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Road Map: Guantánamo Closure Puts Democrats in a Box

Are Senate Democrats walking into a Republican trap?

It certainly seems that way, considering they’ve decided to include funding for the closure of the military prison at Guantánamo Bay, Cuba, in the chamber’s version of a nearly $97 billion supplemental war spending bill.

That would be the same issue that House and Senate Republicans have been hammering President Barack Obama on for the past few weeks. Republicans charge that while Obama wants money to close the facility, the president doesn’t have a plan for what to do with the hundreds of suspected terrorists — including the alleged mastermind of the 9/11 terrorist attacks, Khalid Sheikh Mohammed — who are housed there.

At first GOP Members may have appeared a little silly for bringing up the issue when the economy is in the toilet. After all, the House supplemental didn’t include any money to help Obama make good on his campaign promise to close the prison. Additionally, House Appropriations Chairman David Obey (D-Wis.) added language requiring the administration present a plan to Congress by Oct. 1. The full House will likely vote on its bill Thursday.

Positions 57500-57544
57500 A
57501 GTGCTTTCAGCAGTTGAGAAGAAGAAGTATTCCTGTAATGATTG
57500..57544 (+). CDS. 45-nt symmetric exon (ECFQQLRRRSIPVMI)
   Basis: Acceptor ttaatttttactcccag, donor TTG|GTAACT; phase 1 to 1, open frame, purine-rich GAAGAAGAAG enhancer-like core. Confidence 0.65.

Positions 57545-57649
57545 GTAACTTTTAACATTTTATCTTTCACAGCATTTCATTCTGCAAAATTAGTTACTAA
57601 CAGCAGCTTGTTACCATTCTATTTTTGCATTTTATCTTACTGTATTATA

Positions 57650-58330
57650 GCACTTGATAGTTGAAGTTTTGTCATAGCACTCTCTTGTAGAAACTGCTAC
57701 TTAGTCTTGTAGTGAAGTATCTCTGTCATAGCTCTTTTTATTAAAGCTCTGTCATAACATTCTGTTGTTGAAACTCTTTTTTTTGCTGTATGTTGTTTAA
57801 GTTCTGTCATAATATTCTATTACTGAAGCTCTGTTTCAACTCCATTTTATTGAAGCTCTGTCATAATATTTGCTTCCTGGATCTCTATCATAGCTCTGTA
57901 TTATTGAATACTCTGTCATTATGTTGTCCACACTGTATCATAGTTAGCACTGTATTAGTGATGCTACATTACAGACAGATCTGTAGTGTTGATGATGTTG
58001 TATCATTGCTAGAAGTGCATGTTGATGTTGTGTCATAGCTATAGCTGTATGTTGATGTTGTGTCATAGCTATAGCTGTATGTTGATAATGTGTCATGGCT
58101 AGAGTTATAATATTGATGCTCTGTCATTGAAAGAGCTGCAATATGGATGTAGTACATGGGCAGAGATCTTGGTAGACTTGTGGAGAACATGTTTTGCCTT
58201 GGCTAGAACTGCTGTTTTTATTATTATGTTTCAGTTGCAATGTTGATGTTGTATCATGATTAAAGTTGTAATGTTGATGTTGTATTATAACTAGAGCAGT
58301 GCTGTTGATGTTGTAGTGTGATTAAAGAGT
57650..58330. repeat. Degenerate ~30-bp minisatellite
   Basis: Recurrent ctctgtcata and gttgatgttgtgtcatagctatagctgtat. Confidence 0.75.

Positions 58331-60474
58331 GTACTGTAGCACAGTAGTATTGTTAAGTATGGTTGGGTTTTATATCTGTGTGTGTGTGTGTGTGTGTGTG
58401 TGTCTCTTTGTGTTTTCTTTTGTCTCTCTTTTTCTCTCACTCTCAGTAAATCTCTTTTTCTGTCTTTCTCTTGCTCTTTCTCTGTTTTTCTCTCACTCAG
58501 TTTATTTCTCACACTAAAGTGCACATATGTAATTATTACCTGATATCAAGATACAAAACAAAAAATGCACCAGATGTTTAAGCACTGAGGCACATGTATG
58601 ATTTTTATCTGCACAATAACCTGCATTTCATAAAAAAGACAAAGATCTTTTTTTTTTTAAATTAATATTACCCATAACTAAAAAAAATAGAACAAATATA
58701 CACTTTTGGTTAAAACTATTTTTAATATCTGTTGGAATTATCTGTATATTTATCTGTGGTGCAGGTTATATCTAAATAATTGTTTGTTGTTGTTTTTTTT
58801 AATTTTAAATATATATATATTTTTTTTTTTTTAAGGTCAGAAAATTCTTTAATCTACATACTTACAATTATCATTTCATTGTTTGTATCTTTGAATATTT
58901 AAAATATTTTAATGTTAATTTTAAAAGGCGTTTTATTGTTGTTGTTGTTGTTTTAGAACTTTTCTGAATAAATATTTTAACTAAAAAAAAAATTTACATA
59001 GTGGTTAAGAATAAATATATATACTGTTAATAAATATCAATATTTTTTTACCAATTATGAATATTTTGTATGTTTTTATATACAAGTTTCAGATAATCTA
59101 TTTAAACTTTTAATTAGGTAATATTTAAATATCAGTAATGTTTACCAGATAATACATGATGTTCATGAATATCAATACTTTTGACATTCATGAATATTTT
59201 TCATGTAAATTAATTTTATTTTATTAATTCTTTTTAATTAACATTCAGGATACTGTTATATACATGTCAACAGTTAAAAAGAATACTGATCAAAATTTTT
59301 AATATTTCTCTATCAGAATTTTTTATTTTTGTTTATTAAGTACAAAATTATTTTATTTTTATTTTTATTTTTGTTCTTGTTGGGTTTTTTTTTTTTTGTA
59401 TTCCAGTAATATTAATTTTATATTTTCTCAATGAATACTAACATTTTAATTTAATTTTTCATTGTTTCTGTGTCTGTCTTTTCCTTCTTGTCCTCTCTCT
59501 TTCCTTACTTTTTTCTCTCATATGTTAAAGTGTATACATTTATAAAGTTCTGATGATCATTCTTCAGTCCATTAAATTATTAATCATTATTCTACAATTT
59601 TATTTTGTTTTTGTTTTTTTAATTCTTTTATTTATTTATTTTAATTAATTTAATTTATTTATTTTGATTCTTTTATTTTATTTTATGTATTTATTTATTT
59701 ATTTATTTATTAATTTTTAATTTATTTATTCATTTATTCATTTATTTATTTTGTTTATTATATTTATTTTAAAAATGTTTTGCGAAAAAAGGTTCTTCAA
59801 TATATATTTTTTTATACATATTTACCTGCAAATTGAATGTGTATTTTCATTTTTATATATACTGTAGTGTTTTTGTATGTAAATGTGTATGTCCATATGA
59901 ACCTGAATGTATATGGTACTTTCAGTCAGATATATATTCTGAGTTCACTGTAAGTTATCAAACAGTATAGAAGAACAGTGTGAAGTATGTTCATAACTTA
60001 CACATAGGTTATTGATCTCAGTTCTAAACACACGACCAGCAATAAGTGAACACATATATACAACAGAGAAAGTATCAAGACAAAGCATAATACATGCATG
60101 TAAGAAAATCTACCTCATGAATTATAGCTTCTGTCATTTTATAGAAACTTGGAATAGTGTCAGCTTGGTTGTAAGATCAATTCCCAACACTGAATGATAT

But on Monday, Senate Majority Leader Harry Reid (D-Nev.) confirmed that the Senate Appropriations Committee, which plans to consider the bill this afternoon, would give Obama a taste of the $80 million he wants. However, Reid acknowledged that the topic could create drama when the measure comes to the Senate floor next week.

“The only thing that I see that ... could cause some concern: The closing of Guantánamo,” Reid said on the Senate floor. As he has done repeatedly, Reid noted last year’s Republican standard-bearer and 2008 presidential candidate, Sen. John McCain (Ariz.), also supports closing the prison, and that the issue is really about what to do with the prisoners.

Senate Appropriations Chairman Daniel Inouye (D-Hawaii) plans to fence off “the money so it wouldn’t be available until the president came up with a plan and there would be no prisoners brought to the United States during this fiscal year,” Reid said.

Barely 30 minutes after Reid’s speech, Minority Whip Jon Kyl (R-Ariz.) pounced. “Majority Leader Reid has just informed us that the Senate committee would — quote ‘fence the $80 million,’” Kyl said. “But the [Obama] plan could be almost anything ... That’s not the kind of assurance that will get the Senate to support this request.”

Indeed, it was unclear as of press time whether Inouye’s language would require Congressional approval for Obama’s prisoner transfer plan once it was crafted.

Kyl noted: “As the Majority Leader said ... in his classically understated way, he said, ‘That looks like an issue that could cause a little bit of debate.’ And, Mr. President, I’m sure he is absolutely correct about that.”

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